Master of Science
Dr. Glen Belfry
The purpose of this study was to determine whether an Even pacing strategy would be more optimal than the traditional fast-starting parabolic strategy in a 2000 m rowing race. 13 collegiate level rowers completed two 2000 m pacing strategies; one Evenly paced, and the other a traditional On Water strategy. Neither pacing strategy demonstrated differences in performance. This finding was consistent across sexes and experience levels. Males demonstrated significant correlations with an Even pacing strategy and 6000 m performance (EP p=0.001). Females showed significant correlation between both strategies and 6000 m performance, plus peak power and the On Water strategy (EP p=0.004, OW p=0.002 and PP p=0.043). Nationally identified rowers showed significant correlations with the On Water strategy and 6000 m performance (OW p=0.017). In conclusion it is recommended that either On Water and Even Pace strategies can be used during 2000 m rowing ergometer performances with similar results.
Summary for Lay Audience
Elite level rowers have consistently used a fast-starting parabolic pacing strategy when racing over 2000 m. However, the current literature is unclear on which pacing strategy is optimal for moderate duration races. An even pacing strategy is highly supported by the literature as being optimal for moderate duration racing events, but has not demonstrated to be utilized in rowing. The aim of this study is to understand if the traditional fast-starting parabolic pacing strategy, or an even pacing strategy, is more optimal for performance in a 2000 m rowing race. The implications of understanding the performance differences of both pacing strategies may offer a more optimal pacing strategy option for rowers, or challenge the current literature as to which pacing strategy is most optimal for moderate duration events. This study may also identify that exercise modality impacts pacing strategy as no current study to the author’s knowledge has compared pacing strategies in rowing in a quantitative manner. 13 collegiate level rowers (n=7 male, n=6 female) completed two 2000 m pacing strategies. One pacing strategy utilized a traditional on water pacing strategy, and the other with an even pacing strategy. Average power output for participants was calculated using their critical power, which is the maximal power output at steady state metabolic conditions, and anaerobic capacity that is the work capable to be done above the critical power threshold. Neither pacing strategy demonstrated differences in performance classified by power output. This finding was consistent across sexes and experience levels. However, different subgroups of participants demonstrated individual correlations to other physiological markers. Males demonstrated significant correlations with an even pacing strategy and 6000 m performance (EP p=0.001). Females showed significant correlation between both strategies and 6000 m performance, along with a significant correlation between peak power and the on water strategy (EP p=0.004, OW p=0.002 and PP p=0.043). Nationally identified rowers showed significant correlations with the on water strategy and 6000 m performance (OW p=0.017). To conclude, neither pacing strategy appears to be more optimal for a 2000 m rowing race. However, both pacing strategies appear to have individual correlations to physiological markers.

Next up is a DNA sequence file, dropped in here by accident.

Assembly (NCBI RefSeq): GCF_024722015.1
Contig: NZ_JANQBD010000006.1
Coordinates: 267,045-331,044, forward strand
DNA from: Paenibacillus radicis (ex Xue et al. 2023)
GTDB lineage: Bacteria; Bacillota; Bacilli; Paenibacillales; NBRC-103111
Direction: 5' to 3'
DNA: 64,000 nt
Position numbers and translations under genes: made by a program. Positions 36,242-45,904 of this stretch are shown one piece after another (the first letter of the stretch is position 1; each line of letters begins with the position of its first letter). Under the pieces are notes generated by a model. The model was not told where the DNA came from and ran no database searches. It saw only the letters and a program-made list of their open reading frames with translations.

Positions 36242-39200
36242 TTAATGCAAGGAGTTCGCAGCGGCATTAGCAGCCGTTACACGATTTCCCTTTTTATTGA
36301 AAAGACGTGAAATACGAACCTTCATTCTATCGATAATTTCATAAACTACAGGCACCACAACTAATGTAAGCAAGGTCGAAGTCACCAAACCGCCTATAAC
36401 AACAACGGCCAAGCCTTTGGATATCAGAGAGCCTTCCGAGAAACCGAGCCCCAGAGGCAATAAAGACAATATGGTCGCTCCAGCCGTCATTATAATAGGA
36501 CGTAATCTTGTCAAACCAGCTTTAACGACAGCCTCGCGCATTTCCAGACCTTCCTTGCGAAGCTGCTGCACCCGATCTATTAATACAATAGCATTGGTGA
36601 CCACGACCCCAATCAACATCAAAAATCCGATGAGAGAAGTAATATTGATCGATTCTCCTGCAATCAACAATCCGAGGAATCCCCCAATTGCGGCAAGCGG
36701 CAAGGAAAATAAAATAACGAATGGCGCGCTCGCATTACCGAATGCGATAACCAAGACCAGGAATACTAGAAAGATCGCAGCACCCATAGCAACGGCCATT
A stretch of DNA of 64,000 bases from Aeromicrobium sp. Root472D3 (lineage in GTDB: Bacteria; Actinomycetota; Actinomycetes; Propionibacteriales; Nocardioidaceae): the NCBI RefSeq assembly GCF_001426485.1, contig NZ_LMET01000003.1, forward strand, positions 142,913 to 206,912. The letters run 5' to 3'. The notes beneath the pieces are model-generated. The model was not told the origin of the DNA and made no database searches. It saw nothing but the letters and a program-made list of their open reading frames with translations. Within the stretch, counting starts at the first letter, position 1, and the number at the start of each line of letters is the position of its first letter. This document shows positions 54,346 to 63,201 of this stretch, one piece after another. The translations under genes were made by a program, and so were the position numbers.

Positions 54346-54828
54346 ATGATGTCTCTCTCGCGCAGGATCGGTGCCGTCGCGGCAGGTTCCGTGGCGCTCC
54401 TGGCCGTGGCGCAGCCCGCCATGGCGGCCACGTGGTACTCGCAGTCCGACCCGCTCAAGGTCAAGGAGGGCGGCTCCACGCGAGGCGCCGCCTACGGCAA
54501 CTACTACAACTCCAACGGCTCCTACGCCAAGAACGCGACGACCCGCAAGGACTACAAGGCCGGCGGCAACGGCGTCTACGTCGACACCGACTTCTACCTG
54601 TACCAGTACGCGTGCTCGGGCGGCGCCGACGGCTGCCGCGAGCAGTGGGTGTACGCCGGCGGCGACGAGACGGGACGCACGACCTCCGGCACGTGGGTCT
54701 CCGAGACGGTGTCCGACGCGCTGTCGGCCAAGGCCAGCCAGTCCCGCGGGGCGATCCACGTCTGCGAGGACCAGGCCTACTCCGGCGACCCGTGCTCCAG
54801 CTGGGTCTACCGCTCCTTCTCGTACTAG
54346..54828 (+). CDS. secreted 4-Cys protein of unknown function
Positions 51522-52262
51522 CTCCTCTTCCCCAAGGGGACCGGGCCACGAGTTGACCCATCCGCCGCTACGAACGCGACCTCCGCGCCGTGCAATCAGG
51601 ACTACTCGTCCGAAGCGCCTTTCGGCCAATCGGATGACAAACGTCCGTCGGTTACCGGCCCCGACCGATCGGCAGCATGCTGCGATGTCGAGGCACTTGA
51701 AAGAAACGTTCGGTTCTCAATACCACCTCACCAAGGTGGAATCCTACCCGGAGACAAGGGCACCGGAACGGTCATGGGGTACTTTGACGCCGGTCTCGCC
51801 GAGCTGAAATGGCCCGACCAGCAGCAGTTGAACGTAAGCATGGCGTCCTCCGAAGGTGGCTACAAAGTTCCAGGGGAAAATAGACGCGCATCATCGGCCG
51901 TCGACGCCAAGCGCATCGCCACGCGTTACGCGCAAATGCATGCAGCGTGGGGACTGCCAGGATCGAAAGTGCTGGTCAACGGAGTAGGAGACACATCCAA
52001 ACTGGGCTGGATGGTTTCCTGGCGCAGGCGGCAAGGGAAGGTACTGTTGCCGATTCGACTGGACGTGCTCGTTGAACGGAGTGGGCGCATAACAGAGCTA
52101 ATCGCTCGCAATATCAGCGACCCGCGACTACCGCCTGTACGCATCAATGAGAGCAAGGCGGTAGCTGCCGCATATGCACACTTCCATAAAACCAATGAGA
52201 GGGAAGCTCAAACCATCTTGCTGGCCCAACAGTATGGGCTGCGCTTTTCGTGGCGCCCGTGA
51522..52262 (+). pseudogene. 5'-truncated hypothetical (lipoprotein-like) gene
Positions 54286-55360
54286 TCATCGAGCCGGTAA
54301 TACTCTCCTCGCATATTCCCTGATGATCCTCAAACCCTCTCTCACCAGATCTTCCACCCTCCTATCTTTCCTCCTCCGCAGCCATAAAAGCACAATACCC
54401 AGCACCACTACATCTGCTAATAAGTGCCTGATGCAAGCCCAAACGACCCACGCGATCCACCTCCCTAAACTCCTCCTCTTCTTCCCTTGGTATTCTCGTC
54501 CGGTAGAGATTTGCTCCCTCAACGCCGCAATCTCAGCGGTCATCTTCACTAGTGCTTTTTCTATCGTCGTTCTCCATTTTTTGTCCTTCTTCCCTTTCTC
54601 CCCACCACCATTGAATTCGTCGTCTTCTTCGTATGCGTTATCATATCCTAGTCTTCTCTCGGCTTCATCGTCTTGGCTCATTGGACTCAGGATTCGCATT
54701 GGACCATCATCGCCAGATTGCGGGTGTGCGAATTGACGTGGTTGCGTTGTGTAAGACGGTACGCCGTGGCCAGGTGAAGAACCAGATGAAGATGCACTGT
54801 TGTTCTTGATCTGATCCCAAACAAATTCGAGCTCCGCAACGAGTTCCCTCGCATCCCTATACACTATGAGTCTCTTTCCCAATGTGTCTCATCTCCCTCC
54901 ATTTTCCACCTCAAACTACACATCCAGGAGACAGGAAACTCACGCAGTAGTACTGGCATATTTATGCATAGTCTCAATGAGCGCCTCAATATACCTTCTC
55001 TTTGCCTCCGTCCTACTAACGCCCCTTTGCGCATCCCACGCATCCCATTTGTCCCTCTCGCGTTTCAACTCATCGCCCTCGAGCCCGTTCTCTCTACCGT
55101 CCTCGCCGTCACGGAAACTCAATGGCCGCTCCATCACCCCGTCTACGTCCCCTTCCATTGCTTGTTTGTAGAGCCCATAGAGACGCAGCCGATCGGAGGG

Clegg, Ryan A., "The effect of pacing strategy on 2000 m rowing ergometer performance in well-trained male and female rowers" (2020). Electronic Thesis and Dissertation Repository. 7483.